In the movie version of TTT of LOTR Pippin says "The closer we are to danger, the farther we are from harm."

Was there a similar quote in the book? For some reason my brain attributes a similar quote in TTT or ROTK to Sam or Frodo as they debate the logic of going through Mordor to throw the ring away.

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    Searching through The Two Towers and Return of the King for "danger", "harm", and the related "peril" yields nothing. Not discounting that there may be some phrasing I'm not thinking of Commented Apr 23, 2015 at 0:26
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    I think that was another movie only "invention"; IMO the whole treebeard sequences were poorly adapted to the movies.
    – Max
    Commented Apr 23, 2015 at 0:40
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    This seems to be an invention of the film. In the book, TreeBeard was already aware of Saruman's ill-advised actions.
    – Valorum
    Commented Apr 23, 2015 at 0:40
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    Short answer: No. Treebeard is eager to fight from the very beginning, and the hobbits had no reason, or need, to persuade him
    – Wad Cheber
    Commented May 17, 2015 at 0:59

3 Answers 3


In the books Treebeard is fully aware of the deeds Saruman is committing on the borders of Fangorn. The movies portray this badly. In the movies it is seen that Merry & Pippin force Treebeard's hand by walking him to the edge of the forest which has been cut down. However in the books Treebeard does not need such encouragement.

'But Saruman now! Saruman is a neighbour: I cannot overlook him. I must do something. I suppose. I have often wondered lately what I should do about Saruman.' - Chapter 4(Treebeard): The Two Towers

EDIT: (@Mark Edward) pointed out this didn't properly answer the question, let me clarify. So in the context of the conversation with Treebeard there is no quote like the one in the movie. As for elsewhere in the book, I cannot find anything similar.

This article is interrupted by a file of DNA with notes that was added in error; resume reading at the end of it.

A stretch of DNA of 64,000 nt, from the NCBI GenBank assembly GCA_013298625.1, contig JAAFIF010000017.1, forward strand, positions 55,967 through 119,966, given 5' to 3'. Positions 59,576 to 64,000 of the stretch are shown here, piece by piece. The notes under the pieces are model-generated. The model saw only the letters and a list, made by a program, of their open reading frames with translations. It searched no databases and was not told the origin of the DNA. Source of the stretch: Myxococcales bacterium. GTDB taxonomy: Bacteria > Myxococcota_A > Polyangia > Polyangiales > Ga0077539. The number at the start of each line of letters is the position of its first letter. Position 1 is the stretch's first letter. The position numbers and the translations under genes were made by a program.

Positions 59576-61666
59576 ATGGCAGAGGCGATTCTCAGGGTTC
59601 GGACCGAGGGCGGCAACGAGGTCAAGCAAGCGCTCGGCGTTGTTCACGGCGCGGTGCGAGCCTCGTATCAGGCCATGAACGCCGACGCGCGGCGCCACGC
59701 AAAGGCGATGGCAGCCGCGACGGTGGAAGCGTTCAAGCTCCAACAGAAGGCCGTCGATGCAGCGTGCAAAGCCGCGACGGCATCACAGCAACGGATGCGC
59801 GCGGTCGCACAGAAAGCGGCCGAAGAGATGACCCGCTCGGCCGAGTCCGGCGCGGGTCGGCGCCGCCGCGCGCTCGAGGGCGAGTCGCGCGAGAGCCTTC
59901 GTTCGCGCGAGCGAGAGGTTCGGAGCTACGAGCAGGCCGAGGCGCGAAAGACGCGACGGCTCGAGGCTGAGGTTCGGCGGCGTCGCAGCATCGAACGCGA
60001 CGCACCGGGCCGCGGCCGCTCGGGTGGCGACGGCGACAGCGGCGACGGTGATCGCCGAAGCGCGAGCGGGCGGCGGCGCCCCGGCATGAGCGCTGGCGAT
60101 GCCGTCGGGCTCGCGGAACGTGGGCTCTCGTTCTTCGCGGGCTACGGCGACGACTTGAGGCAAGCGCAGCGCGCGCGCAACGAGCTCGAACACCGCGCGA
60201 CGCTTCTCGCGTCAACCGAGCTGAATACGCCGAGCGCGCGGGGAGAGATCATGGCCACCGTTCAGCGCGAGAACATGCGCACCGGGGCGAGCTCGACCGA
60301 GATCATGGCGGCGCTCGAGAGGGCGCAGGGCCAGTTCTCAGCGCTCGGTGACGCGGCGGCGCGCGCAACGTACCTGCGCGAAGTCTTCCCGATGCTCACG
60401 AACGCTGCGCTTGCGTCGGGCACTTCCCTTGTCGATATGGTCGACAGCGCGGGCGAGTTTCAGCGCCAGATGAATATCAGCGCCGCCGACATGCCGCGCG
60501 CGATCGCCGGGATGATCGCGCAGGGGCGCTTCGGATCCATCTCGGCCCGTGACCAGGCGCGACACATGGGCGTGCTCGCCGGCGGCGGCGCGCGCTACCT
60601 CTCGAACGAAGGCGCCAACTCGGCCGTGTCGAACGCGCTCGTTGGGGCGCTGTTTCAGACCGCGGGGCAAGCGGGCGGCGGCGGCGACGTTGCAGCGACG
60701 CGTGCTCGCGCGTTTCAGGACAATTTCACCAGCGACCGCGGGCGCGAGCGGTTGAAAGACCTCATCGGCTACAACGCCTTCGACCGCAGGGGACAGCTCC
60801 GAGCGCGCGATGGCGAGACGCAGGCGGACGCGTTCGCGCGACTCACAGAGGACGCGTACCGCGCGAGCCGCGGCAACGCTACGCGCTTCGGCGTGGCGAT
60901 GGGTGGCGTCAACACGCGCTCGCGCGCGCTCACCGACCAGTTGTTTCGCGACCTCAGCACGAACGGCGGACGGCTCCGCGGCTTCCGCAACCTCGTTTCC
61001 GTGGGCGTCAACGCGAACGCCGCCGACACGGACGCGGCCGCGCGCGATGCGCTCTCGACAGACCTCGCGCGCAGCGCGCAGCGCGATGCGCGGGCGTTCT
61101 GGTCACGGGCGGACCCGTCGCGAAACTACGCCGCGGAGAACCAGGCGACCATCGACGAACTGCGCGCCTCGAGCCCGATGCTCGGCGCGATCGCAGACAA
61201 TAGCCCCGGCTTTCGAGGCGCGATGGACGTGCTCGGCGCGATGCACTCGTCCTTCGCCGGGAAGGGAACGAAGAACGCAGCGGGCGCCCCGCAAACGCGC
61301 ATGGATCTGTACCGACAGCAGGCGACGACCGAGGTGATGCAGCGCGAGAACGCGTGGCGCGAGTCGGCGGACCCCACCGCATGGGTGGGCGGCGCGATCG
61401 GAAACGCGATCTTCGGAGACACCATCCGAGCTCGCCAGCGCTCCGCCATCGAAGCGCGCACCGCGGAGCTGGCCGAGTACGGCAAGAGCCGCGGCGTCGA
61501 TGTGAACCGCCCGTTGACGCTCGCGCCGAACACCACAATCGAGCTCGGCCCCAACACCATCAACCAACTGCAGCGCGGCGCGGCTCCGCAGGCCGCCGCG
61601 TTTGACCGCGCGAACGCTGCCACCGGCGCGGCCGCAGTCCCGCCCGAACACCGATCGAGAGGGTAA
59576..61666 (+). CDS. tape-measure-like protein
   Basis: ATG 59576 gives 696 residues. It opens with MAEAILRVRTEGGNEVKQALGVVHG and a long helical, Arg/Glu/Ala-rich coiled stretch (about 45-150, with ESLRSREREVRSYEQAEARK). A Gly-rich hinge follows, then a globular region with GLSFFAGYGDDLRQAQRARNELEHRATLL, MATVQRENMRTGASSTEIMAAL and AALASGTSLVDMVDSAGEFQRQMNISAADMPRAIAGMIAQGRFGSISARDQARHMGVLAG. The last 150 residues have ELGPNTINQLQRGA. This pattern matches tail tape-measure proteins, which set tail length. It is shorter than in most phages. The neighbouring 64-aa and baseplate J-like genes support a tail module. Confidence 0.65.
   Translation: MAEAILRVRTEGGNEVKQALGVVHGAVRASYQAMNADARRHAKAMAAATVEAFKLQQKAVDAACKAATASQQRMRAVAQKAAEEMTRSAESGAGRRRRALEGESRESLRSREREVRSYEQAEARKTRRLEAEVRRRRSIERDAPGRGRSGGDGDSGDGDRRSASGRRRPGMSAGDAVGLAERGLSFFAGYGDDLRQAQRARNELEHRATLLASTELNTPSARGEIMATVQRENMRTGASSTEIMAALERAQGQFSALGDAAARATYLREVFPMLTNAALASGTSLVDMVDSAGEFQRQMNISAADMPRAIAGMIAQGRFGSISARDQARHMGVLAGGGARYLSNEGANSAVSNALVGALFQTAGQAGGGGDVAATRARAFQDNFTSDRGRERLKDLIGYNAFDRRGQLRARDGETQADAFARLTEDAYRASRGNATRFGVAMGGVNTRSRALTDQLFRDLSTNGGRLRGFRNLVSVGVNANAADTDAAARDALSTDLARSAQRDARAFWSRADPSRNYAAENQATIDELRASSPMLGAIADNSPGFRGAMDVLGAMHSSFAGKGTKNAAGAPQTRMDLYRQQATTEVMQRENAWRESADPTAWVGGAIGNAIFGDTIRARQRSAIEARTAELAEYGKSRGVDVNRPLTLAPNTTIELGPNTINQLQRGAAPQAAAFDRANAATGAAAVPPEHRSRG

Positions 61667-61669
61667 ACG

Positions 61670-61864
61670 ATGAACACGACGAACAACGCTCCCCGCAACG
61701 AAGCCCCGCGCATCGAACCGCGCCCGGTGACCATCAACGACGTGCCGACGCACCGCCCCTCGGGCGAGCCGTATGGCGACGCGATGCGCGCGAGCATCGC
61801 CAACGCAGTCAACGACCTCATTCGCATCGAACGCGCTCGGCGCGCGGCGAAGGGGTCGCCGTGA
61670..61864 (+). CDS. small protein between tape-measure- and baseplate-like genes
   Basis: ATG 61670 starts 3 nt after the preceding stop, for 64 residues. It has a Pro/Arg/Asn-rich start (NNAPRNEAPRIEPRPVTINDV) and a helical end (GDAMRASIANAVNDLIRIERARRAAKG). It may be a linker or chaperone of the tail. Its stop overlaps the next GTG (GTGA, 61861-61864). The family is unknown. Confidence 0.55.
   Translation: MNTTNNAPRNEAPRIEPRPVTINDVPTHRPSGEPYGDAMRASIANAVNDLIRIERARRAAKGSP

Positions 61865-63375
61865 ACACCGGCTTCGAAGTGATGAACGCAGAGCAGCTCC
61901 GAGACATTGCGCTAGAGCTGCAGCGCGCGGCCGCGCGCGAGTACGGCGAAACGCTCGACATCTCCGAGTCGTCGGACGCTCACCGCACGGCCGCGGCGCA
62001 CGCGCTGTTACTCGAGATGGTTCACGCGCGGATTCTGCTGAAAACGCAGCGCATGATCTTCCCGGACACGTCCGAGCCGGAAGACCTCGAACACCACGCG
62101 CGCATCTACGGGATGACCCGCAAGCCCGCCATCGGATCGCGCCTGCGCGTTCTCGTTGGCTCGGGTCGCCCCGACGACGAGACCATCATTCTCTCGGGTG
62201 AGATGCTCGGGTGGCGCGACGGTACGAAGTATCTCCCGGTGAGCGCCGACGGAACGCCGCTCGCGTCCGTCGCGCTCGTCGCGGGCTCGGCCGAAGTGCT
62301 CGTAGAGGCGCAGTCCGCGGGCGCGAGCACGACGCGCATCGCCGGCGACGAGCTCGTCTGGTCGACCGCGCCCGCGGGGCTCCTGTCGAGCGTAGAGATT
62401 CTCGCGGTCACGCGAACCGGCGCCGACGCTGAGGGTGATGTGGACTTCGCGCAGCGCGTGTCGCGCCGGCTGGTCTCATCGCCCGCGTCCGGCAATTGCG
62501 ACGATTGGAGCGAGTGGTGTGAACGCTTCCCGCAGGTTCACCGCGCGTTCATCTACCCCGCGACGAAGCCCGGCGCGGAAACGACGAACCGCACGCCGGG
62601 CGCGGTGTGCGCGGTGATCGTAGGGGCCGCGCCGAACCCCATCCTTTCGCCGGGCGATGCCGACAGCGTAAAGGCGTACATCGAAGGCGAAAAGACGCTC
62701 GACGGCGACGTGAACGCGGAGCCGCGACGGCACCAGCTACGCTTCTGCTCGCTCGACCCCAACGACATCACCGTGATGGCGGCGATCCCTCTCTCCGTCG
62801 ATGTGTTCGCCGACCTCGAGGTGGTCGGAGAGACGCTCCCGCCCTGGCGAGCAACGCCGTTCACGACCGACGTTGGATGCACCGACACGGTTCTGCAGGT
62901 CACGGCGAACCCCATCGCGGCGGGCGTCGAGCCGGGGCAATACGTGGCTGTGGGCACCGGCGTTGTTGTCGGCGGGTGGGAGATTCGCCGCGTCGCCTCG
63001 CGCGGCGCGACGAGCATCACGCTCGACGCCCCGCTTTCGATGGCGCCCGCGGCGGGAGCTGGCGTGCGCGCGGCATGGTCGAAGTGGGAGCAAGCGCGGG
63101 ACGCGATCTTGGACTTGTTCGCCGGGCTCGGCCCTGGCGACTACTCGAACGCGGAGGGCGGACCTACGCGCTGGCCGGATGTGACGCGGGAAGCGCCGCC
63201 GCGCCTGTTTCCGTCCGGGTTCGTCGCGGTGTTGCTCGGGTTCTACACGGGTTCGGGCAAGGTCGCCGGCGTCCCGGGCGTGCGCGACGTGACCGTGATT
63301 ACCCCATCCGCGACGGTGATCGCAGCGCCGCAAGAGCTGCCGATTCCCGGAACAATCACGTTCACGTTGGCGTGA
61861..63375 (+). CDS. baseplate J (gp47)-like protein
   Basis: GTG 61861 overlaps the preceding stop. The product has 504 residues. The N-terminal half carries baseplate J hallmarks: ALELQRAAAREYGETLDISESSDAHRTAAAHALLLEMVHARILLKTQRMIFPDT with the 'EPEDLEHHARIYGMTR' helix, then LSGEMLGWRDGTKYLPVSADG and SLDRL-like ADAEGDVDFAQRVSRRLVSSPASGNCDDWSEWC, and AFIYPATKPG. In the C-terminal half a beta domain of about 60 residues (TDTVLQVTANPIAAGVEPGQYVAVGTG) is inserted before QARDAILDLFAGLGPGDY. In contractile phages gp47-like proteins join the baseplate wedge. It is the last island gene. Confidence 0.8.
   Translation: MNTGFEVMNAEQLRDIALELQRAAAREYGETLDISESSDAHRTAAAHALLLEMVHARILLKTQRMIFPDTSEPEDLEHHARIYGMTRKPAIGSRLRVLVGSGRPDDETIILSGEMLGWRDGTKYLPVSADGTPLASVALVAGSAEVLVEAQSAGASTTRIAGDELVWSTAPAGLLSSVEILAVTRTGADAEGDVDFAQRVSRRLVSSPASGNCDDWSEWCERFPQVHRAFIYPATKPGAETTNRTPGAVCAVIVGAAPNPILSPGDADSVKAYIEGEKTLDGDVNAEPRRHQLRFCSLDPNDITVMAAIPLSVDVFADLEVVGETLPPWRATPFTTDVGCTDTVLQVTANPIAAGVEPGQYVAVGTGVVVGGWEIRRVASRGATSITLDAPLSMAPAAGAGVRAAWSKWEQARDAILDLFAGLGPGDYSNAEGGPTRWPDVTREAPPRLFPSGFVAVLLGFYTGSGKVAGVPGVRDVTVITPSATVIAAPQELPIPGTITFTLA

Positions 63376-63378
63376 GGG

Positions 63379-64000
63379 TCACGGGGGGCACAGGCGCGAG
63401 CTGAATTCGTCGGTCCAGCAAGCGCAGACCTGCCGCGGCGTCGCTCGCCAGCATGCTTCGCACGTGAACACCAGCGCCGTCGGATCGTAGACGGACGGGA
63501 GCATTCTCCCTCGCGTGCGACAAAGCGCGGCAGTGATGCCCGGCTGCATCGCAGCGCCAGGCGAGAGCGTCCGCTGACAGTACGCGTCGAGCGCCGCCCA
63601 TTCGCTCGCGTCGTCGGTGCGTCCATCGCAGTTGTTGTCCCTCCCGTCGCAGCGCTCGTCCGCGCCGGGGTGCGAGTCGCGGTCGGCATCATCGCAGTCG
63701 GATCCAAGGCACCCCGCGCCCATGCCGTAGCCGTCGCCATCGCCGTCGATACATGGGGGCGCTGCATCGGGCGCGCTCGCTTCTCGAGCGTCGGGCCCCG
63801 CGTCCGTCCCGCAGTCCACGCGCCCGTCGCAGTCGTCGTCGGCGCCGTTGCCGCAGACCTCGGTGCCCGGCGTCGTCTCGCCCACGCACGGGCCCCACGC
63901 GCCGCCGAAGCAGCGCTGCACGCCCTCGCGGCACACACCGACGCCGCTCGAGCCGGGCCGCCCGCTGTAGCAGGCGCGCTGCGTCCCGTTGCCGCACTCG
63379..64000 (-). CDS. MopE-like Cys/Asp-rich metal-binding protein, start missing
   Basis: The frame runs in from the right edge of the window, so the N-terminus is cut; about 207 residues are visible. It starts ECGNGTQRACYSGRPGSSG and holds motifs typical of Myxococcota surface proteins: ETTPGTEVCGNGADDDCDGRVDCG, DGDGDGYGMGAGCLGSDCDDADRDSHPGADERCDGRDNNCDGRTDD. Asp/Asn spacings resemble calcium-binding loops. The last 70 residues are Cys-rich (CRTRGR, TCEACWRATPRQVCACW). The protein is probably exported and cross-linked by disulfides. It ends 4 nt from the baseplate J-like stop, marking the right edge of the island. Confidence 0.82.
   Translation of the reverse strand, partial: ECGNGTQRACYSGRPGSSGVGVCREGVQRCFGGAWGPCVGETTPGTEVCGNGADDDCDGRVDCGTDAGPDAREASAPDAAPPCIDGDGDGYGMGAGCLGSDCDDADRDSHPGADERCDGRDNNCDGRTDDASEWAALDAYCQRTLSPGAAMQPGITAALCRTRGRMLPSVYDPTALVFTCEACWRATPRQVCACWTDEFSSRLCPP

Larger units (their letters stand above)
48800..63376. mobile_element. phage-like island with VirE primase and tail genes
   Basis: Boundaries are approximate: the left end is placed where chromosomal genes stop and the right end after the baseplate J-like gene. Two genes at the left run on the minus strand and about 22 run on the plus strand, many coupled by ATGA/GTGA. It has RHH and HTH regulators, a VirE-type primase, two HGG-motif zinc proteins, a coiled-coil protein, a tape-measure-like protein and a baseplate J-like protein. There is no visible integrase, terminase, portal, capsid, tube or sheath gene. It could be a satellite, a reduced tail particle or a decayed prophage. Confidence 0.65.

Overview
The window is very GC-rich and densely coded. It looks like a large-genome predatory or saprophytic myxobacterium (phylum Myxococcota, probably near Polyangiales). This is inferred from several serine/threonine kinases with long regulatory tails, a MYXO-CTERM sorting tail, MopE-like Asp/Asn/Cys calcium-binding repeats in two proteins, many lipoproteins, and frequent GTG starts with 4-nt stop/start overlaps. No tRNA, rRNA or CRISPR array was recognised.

I think I've come across a good answer. While I don't seen anything like this in the LOTR trilogy, it is an idea present in Tolkien's work. I was reading The Hobbit when a quote struck me. Having escaped the goblins of the Misty Mountains, the party meets up with Beorn. After breakfast they discuss their route to Mirkwood. Beorn says the following:

"Still you are safer going north, even though you seem to be going back nearer to their strongholds; for that is what they will least expect, and they will have the longer ride to catch you."

To me, with the wording so similar this is pretty clearly Jackson's source material for Pippin's stroke of genius. I may be wrong, but it feels like the right fit. Given Bilbo's love of telling stories to the younger Hobbits, he may have even passed this along to Pippin, planting the seed.


The closest I can find (and it's not very close, I admit) is this statement by Sam to Frodo near the end of their stay in Lothlorien:

Fellowship of the Ring, Book II, Ch. 7 The Mirror of Galadriel:

‘It’s the job that’s never started as takes longest to finish, as my old gaffer used to say. And I don’t reckon that these folk can do much more to help us, magic or no. It’s when we leave this land that we shall miss Gandalf worse, I’m thinking.’

It's a stretch, but the cadence is similar.

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